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Major Sport and Recreation Events Events during the period from 8 November to 12 January included:  Tarawera Trail Marathon and 50km/Tikitapu Trail Run (11 November 2017) - 1485 runners from around NZ and internationally and approximately 1500 spectators.  NZO Singlespeed Mountain Bike World Championships (18 November 2017) - 637 riders from NZ and internationally and approximately 1000 spectators.  NZ Masters Rugby League Festival held at Puketawhero Park (21-23 November 2017) - 400 players from NZ and internationally and approximately 1200 spectators.  Podium Rotorua Half Marathon (26 November 2017) is an annual event and attracted approximately 1700 runners and 1500 spectators.  NZ Maori Touch Nationals held at Puarenga Park (3-4 December) is an annual event and attracted approximately 1000 players and 1,500 spectators.  The Giant 2W Gravity Enduro Mountain Bike Series, Race 2 of the 4 race schedule (9 December 2017) - limited to 500 riders. 4.6.2 Open Spaces The Kuirau Park footpools were completed before Christmas and opened to the public. Preparation for the Netball Court resurfacing has been completed and work progressed to laying and sealing the rubber mats. The Waipa Bypass Road has been tied in to the old Waipa State Mill Road so heavy and mill traffic is no longer passing the mountain biking area. Roading contractors are starting on the car parking improvements along Waipa State Mill Road and once completed this will add about 100 more carparks to this area. The installation of a vaulted toilet within the Whakarewarewa Forest at the MTB shuttle pick up waiting area is scheduled for February with manufacture and building consents being processed now. Sand-slitting at Westbrook and Ray Boord Park is programmed for late February and March and work has begun on the hockey turf with the new surface to be laid in February. Work on the Lake Okareka Walkway is underway to repair damage caused by high lake levels. Recreation and Environment Engagement Bollards and pathways are the main focus this summer at Hamurana Reserve as part of development of the area. HARRA and Ngati Rangiwewehi were involved in determining the path alignment along the reserve. Planning for Parks Week and Children’s Weekend, both in March, is underway. The Recreation and Environment team have been working on a signboard project to facilitate better management of event signage across the city. Signboards will be provided for event organisers, particularly non-profit groups, to promote events without having to obtain resource consent. These signboards will be fixed in place with bookings taken. Proposed locations are: corner Fairy Springs and Kawaha Point Roads, Ranolf end of Lake Road, Pukuatua Street (Kuirau Park), Fenton Street near the race course, Te Ngae Road near the Amohau Street extension junction, Tarawera Road adjacent to the Redwoods and Old Taupo Road near Moncur Drive. Both the Council transport team and NZTA (on state highways) have been consulted and approved these sites as suitable to meet safety and regulatory standards. See map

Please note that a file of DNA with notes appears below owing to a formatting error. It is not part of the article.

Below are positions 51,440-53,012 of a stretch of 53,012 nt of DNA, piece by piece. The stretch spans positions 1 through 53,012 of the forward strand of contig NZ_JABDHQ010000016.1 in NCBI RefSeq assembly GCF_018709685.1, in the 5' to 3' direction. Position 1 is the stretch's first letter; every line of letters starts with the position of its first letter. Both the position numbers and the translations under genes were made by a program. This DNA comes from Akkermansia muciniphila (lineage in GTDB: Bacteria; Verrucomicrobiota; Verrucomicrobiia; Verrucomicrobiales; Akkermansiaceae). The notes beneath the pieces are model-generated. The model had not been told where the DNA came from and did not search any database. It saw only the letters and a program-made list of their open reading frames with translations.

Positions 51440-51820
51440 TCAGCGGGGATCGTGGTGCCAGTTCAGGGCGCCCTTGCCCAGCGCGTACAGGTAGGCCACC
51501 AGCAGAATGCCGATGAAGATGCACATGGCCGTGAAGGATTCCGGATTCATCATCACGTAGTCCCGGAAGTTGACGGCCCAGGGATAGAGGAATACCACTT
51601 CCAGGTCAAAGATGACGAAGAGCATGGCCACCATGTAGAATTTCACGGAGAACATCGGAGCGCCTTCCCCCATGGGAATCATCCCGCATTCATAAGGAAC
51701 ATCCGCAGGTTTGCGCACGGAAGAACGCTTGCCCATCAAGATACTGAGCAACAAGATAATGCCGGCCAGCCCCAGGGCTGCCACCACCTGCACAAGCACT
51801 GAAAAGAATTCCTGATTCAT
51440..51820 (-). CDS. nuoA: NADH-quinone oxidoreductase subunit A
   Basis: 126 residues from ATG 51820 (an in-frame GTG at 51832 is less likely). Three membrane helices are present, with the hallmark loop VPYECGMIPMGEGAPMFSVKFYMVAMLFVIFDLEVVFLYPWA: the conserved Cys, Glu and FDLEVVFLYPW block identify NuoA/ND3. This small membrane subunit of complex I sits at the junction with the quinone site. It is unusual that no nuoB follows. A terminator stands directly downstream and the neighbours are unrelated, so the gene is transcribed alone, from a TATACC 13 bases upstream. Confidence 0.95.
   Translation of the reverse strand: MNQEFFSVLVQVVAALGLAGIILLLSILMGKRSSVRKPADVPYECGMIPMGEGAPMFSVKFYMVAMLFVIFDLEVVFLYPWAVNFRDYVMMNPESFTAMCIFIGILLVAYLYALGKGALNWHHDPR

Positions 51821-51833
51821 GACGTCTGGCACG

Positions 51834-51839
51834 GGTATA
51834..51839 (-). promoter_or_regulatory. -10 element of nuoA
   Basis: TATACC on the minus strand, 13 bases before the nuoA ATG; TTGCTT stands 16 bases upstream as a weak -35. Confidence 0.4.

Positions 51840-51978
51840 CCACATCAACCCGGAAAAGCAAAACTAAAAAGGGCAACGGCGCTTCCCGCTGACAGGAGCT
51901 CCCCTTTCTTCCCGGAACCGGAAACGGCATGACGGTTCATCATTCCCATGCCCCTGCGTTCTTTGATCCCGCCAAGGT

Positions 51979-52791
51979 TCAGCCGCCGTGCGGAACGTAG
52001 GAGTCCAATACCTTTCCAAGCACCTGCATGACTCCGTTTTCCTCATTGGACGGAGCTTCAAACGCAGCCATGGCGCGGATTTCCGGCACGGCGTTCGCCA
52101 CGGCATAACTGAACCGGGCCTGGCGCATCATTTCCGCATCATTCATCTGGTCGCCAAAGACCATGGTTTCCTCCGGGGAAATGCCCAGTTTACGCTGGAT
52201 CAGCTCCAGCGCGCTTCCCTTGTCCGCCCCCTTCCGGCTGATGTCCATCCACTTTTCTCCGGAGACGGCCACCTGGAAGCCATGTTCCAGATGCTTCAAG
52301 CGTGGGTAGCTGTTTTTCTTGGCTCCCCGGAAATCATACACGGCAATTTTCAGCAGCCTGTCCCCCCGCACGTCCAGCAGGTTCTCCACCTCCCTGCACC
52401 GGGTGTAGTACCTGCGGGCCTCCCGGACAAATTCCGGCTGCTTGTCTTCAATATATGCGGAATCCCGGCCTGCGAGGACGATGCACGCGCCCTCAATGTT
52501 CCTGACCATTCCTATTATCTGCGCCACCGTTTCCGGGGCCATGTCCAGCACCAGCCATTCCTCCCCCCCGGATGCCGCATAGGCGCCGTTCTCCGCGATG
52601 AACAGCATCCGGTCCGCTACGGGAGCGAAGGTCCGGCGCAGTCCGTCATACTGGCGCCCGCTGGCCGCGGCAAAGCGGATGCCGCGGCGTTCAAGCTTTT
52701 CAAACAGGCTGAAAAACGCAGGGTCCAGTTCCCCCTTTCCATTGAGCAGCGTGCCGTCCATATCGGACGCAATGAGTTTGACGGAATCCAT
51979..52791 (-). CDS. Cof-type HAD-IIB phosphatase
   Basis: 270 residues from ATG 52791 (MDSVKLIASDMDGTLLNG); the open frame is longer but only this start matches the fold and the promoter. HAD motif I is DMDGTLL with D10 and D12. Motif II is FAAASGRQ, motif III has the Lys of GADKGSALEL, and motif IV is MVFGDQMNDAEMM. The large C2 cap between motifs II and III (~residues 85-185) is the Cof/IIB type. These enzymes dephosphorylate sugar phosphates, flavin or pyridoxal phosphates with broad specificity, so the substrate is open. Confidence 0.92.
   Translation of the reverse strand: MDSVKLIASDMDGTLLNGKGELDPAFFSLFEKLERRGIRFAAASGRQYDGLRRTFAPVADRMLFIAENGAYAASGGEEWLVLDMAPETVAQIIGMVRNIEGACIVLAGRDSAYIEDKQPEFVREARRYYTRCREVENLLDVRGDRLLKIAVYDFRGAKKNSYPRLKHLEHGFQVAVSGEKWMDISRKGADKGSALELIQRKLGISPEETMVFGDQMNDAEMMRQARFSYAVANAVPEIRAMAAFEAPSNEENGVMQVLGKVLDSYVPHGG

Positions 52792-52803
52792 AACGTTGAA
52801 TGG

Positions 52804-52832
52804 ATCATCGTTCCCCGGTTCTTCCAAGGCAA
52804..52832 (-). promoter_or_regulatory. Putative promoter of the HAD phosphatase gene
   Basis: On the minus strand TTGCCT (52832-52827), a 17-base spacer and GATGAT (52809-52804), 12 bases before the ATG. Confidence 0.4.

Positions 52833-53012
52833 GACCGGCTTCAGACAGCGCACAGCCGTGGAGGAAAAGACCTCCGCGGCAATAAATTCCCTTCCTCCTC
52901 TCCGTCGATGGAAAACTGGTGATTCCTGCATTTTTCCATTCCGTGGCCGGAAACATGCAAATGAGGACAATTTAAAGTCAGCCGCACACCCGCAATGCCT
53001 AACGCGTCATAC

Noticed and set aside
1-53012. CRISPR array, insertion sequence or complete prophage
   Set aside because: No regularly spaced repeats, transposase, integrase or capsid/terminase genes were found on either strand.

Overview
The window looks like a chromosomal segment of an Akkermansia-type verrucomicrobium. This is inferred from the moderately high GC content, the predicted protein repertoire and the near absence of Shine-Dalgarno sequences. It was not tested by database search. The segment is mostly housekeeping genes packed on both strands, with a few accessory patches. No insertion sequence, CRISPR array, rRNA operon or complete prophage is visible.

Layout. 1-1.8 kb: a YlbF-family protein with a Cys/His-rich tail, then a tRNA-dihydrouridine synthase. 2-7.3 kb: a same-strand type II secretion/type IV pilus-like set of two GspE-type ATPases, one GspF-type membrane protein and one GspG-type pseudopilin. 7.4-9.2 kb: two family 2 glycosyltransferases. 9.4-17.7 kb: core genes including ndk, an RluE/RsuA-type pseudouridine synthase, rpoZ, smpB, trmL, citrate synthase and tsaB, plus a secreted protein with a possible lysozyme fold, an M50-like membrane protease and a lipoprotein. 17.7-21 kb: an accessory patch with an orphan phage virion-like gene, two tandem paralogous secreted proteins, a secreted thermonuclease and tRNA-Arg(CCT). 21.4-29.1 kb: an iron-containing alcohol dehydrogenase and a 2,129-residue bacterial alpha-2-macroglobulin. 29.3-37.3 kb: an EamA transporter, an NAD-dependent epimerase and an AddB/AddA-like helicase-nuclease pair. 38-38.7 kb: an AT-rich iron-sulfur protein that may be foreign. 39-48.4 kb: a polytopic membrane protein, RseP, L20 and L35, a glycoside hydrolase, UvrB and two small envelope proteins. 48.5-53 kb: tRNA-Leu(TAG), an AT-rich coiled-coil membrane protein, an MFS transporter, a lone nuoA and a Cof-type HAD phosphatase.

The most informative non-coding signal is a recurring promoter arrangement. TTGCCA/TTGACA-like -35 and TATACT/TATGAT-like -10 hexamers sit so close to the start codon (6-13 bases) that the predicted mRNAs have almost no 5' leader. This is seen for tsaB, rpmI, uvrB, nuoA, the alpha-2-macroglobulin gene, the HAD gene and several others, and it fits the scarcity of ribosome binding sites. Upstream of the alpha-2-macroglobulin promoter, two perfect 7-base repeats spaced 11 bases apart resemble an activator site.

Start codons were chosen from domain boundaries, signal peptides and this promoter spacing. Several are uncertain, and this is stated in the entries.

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1 Operations & Monitoring Committee 1 February 2018 RDC-793640 File No: 01-15-226 NOTICE OF AN ORDINARY MEETING OF THE OPERATIONS & MONITORING CO...